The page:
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Chapters:

3.8 Procurement under Awards of Federal Assistance

Procurement Standards—General Guidance

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Methods of Procurement
Competition
Noncompetitive Practices

The Procurement Standards in the Uniform Guidance at 2 C.F.R. § 200.317 through 2 C.F.R. § 200.326 detail requirements and restrictions imposed on non-Federal entities (i.e., recipients and subrecipients) that use Federal assistance funds to procure property or services needed to carry out the grant-funded project.

For procurement transactions using Federal award funds, the non-Federal entity must use its own documented procurement procedures consistent with applicable State, local, and tribal laws and regulations. Procurement procedures must be formally documented by the non-Federal entity and periodically reviewed to ensure compliance with applicable regulations. A State must follow the same policies and procedures it uses for the State’s procurement for its non-Federal funds.

Non-Federal entities must maintain written standards of conduct covering conflict of interest and employee participation in selection, award and administration of contracts. Recipients or subrecipients must also ensure that contractors perform in accordance with the terms, conditions and specifications of their awards. Contracts should only be awarded to responsible contractors possessing the ability to perform successfully under the terms and conditions of proposed procurements. Records that detail the history of all procurements must be maintained and should include, but not limited to:

  • Rationale for the method of procurement;
  • Selection of contract type;
  • Contractor selection and/or rejection process; and
  • Basis for the contract prices.

Non-Federal entities are responsible, in accordance with good administrative practice and sound business judgment, for the settlement of all contractual and administrative issues arising out of the procurement.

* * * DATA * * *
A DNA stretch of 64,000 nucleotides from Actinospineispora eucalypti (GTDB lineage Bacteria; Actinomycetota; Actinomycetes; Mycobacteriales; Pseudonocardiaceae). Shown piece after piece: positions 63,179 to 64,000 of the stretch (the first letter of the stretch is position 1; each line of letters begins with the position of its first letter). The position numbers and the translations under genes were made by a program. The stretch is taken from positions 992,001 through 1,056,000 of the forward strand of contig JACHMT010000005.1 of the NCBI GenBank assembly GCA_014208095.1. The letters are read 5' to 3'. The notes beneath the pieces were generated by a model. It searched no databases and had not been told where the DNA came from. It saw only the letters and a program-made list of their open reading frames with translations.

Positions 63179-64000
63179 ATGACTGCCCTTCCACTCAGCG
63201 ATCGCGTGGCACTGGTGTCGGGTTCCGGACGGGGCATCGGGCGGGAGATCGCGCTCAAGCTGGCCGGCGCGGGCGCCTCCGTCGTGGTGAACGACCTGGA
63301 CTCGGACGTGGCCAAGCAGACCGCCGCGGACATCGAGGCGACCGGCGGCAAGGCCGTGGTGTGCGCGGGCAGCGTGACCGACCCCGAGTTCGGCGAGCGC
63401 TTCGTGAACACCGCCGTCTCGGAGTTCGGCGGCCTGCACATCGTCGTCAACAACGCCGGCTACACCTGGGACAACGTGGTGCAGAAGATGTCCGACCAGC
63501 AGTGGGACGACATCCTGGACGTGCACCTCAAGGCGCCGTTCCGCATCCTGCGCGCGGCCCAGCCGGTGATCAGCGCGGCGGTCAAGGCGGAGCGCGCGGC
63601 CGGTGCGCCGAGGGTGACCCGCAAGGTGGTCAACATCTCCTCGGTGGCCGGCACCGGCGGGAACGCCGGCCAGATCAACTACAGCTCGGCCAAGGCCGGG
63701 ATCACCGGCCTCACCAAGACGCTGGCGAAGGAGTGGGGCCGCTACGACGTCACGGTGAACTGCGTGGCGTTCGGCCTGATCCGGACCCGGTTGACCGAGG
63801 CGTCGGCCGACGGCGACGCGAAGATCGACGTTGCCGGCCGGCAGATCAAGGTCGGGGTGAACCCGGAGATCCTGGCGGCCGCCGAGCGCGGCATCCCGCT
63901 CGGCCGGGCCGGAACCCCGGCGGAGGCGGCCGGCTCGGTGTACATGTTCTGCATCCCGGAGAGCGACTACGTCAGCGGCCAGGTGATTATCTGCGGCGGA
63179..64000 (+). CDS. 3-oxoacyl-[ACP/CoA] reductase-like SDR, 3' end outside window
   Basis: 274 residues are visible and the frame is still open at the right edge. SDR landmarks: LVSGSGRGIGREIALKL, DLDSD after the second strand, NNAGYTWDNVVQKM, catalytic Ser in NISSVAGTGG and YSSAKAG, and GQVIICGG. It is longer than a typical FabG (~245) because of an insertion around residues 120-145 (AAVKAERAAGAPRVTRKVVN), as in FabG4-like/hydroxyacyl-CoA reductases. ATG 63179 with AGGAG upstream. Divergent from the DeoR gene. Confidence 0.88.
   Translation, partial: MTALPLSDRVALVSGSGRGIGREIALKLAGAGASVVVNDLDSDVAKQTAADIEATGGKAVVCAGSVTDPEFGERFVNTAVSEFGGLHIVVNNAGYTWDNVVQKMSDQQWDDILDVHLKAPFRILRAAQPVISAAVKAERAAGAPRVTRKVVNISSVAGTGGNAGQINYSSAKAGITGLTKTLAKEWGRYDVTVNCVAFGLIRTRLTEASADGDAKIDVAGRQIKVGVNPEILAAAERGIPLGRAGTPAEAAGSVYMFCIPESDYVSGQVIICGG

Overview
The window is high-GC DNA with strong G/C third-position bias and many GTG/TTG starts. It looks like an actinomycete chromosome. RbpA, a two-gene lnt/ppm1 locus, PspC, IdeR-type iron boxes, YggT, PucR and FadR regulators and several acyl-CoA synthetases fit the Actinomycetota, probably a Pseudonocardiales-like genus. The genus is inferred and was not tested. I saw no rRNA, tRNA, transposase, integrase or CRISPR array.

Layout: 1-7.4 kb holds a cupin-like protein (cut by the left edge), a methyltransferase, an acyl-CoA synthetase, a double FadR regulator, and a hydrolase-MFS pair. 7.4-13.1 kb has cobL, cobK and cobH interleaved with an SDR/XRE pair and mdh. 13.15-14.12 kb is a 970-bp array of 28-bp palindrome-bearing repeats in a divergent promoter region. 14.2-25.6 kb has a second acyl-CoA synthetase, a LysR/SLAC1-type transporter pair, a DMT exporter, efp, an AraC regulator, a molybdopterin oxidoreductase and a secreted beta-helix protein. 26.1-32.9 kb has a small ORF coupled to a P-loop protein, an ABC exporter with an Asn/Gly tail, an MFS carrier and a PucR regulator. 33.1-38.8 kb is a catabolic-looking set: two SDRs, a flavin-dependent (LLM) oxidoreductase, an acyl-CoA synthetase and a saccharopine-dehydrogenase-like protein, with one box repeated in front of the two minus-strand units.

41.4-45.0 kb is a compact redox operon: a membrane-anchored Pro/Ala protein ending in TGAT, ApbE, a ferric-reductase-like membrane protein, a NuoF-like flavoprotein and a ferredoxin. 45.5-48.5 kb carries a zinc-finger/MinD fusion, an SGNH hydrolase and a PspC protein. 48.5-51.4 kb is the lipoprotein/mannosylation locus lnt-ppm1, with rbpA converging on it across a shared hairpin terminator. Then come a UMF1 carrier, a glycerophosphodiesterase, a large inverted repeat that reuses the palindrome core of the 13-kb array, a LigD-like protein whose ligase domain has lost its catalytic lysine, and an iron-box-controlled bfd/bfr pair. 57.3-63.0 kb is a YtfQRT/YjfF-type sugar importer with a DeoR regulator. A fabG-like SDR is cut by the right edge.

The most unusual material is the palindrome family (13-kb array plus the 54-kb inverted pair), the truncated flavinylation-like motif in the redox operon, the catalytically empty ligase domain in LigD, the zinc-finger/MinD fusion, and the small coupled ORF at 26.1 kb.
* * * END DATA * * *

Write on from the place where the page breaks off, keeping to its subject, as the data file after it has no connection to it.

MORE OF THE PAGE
Award recipients and subrecipients must:

  • Have a documented process to check for organizational conflict of interest with potential contractors;
  • Have a process in place to ensure that contracts are not awarded to contractors or individuals on the List of Parties Excluded from Federal Procurement and Non-procurement Programs; and
  • Perform a System for Award Management (SAM) review of potential contractors or individuals.

Non-Federal entities’ procedures must avoid acquisition of unnecessary or duplicative items. Where appropriate, lease versus purchase analysis should be performed as well as other appropriate analysis for determining the most economical method for obtaining items or services. Recipients are encouraged to use Federal excess and surplus property when possible and to enter into inter-agency or inter-governmental agreements where appropriate to procure common or shared goods and services.

Non-Federal entities must include any applicable provisions found at 2 C.F.R. § 200 Appendix II (“Contract Provisions for Non-Federal Entity Contracts Under Federal Awards”) in all contracts made by non-Federal entities (i.e., recipients and subrecipients) under the Federal grant award.

For additional guidance please see the DOJ Guide to Procurement Procedures [PDF - 700 Kb].

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When conducting procurements using Federal award funds, a subrecipient of a State must use its own documented procurement procedures and must adhere to all applicable requirements found in 2 C.F.R. § 200.318 through 200.326 of the Procurement Standards.

As used in this section (3.8) and elsewhere throughout the Guide, the term “non-Federal entity/entities” includes for-profit recipients and for-profit subrecipients of DOJ grant or cooperative agreement funds. 

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Methods of Procurement

There are several methods of procurement that may be used by recipients and subrecipients including:

  • Procurement by micro-purchase;
  • Procurement by small purchase procedures;
  • Procurement by sealed bids;
  • Procurement by competitive proposals; and
  • Procurement by noncompetitive proposal.

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Competition

Recipients and subrecipients must conduct all procurement transactions in a manner providing full and open competition consistent with the Procurement Standards in the Uniform Guidance. This requirement holds whether procurement transactions are negotiated or competitively bid, and without regard to dollar value. In order to avoid unfair competitive advantage, contractors that develop or draft specifications, requirements, statement of work, and invitations for bids or requests for proposals must be excluded from competing for such procurements.

The following situations are considered to be restrictive and should not take place:

  • Placing unreasonable requirements on firms in order for them to qualify to do business;